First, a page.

FIG. 4 is a perspective view of one of the shake strip assemblies as it appears with two other shake strip assemblies in endwise abutting assembled relation therewith, a shutter [single] shingle being shown in elevated oifset relation thereto.

FIG. 5 is a fragmentary, vertical plan view showing the abutting end portions of two of the shake strip assemblies joined to each other by a sealing clip.

Referring to the drawings in detail, the roof or walls of a building can be covered with what appears to be natural wood shakes by means of a plurality of preassembled shake strip assemblies A, which can be applied in a uniform and symmetrical manner by any [roof] roofer or carpenter, or even by an amateur having no special training or high degree of skill.

Each shake strip assembly A comprises a base strip or sheathing 10, which may be a board, but preferably is of plywood. Each base strip 10 is covered with a membrane 11 of suitable material, such as tarred felt, which is'co-terminal with the ends of the base strip 10, extends upwardly above the upper edge of the base strip a selected distance, and projects below the lower edge thereof, preferably the same distance as do superposed courses of shingle-like members, such as, sawn shingles 12 and shakes 13 which are laid thereon in the following manner:

Upon the membrane 11, with their upper ends aligned,-

and spaced downwardly a selected distance from the upper edge of the base strip 10, is laid a course of conventional, sawn shingles 12. These shingles 12 are of random width, and are flush with both ends of the base strip 10.

Upon each course of the sawn shingles 12 is laid a course of shakes 13, which like regular or conventional shakes, have one side thereof formed by splitting and the other side formed by sawing. The shakes 13 and shingles 12 are attached to the base strip in any suitable manner, for example by nails 16. The shakes at both ends of each course thereof preferably are spaced inwardly from the ends of the base strip 10 a selected distance, for example two inches, so as to leave a blank space 14 at each end of the shake course on each shake strip assembly A. To insure weather tightness, the joints between adjacent sawn shingles 12 and those between the superposed shakes 13 should be broken or staggered by at least 1 /2 inches, or such other minimum distance as may be required by the building code of the locality where the shake strip assemblies are to be used.

In making conventional shakes, wood blocks of random width, and usually 24 inches long, have shake blanks split therefrom varying in thickness from /2 inch to 1% inches. These shake blanks are then sawn in two, usually free hand, by a diagonal band saw cut running from one end of the blank to the other. This saw cut divides each blank into two shakes, each shake having a feather edge of substantially zero thickness at one end thereof. and the full thickness of the blank at the other. Any waviness in this diagonal saw cut results in a thin spot in one of the shakes and a corresponding thick )ne inch in thickness, and are cut in two medially of their hickness by a straight saw cut parallel to one side of the vlank, since the shakes 13 are of even thickness throughvut their length. These are important simplifying cost educing and safety factors in the manufacture of the hakes, since it is a dangerous and exacting job to make he free-hand diagonal cuts which produce regular shakes, vhile the illustrative shakes 13 can be made on automatic or semi-automatic machinery, using a fence paralel to the plane of the saw blade as a guide.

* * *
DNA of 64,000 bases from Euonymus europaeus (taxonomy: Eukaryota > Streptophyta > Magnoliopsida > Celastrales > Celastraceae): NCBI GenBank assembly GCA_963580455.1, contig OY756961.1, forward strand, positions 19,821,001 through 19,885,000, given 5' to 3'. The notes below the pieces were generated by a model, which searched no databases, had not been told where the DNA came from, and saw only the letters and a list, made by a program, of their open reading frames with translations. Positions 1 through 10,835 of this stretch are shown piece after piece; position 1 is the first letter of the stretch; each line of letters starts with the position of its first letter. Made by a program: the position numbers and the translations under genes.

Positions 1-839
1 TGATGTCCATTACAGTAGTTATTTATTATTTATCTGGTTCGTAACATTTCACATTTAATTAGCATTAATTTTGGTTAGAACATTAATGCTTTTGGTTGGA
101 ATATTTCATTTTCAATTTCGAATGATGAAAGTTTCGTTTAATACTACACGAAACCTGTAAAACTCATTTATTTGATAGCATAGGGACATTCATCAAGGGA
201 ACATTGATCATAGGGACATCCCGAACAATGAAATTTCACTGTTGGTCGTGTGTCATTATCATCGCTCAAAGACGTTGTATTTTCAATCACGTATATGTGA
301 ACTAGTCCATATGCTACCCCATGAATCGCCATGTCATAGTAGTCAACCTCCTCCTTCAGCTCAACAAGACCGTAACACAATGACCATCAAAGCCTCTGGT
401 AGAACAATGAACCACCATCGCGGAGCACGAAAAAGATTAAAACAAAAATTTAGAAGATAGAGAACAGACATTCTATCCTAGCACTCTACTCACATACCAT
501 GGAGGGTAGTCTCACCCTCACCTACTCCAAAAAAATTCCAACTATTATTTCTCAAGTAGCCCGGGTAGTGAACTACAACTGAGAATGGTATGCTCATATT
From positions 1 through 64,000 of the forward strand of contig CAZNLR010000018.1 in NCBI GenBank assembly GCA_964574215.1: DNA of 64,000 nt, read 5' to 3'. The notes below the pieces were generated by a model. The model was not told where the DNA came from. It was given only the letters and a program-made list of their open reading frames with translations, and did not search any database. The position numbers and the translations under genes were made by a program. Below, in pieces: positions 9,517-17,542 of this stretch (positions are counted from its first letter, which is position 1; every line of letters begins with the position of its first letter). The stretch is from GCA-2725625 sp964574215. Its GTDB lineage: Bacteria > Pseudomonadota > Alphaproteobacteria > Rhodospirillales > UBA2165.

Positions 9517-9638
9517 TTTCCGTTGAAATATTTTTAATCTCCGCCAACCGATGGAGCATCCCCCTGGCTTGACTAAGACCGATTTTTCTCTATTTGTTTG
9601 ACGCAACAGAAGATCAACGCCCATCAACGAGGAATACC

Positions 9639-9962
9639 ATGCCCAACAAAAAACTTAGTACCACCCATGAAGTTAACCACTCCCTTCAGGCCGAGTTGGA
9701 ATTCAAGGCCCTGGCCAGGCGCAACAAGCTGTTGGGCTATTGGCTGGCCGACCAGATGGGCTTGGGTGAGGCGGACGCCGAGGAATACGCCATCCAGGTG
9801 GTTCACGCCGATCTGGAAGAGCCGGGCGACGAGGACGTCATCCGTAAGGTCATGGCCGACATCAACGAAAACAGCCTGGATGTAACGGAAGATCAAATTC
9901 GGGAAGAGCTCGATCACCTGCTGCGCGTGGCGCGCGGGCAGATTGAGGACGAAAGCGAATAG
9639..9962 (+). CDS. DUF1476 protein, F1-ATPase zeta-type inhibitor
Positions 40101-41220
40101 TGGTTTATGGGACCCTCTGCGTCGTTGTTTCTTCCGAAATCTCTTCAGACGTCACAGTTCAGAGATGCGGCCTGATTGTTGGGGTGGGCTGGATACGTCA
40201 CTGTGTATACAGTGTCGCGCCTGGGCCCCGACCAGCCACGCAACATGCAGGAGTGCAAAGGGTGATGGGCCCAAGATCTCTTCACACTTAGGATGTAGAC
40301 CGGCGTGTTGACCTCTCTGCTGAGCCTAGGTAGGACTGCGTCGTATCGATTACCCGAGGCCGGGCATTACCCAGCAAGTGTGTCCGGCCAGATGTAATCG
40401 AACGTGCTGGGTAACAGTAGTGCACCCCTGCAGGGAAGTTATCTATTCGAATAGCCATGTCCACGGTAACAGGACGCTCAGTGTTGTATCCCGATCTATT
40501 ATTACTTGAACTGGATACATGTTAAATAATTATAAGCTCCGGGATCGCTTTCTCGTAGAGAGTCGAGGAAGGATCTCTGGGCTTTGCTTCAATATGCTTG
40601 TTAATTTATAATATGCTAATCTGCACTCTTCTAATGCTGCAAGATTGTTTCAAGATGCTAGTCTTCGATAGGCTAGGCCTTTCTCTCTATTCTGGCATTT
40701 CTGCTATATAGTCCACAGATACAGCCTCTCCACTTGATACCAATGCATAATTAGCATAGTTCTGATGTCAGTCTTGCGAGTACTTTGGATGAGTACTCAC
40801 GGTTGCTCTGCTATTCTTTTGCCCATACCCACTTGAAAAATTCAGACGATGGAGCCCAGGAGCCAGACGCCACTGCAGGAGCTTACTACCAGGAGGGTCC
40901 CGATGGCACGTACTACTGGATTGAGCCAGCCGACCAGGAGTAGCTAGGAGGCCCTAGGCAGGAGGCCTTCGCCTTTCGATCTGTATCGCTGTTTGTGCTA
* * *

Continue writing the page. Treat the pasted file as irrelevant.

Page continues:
With the sawn shingles 12 and the shakes 13 in super- |osed courses on the base strip 10, and their lower ends lrojecting downwardly a selected distance below the ower edge of the base strip, the assemblies are secured ogether by suitable attaching means, such as nails 16, lriven through both courses and into the base strip 10.

The portion of the shakes which are exposed to the weather can be varied by varying the width of the base trip 10 and the spacing of the upper ends of the shakes 3 from the upper edge of the base strip. Suitable dimenions are as follows:

The lower edge of the membrane 11 and the lower nds of the shakes 13 and sawn shingles 12 superposed hereon project 5 inches below the lower edge of the ase strip 10, the shakes and shingles each being 15 nches long. The base strip is /2 inch thick, and 12 aches wide, and the upper ends of the shakes 13, which erve as a gauge for positioning the next row of shape trip assemblies, are spaced 2 inches from, and parallel o, the upper edge of the base strip 10 upon which they re laid. The membrane 11 extends one inch above the lpper edge of the base strip 10, which makes the width f the membrane 18 inches, the width of a half-roll of be material. While these measurements are not limitng, they provide satisfactory siding or roofing, with 10 riches of the shakes exposed to the weather.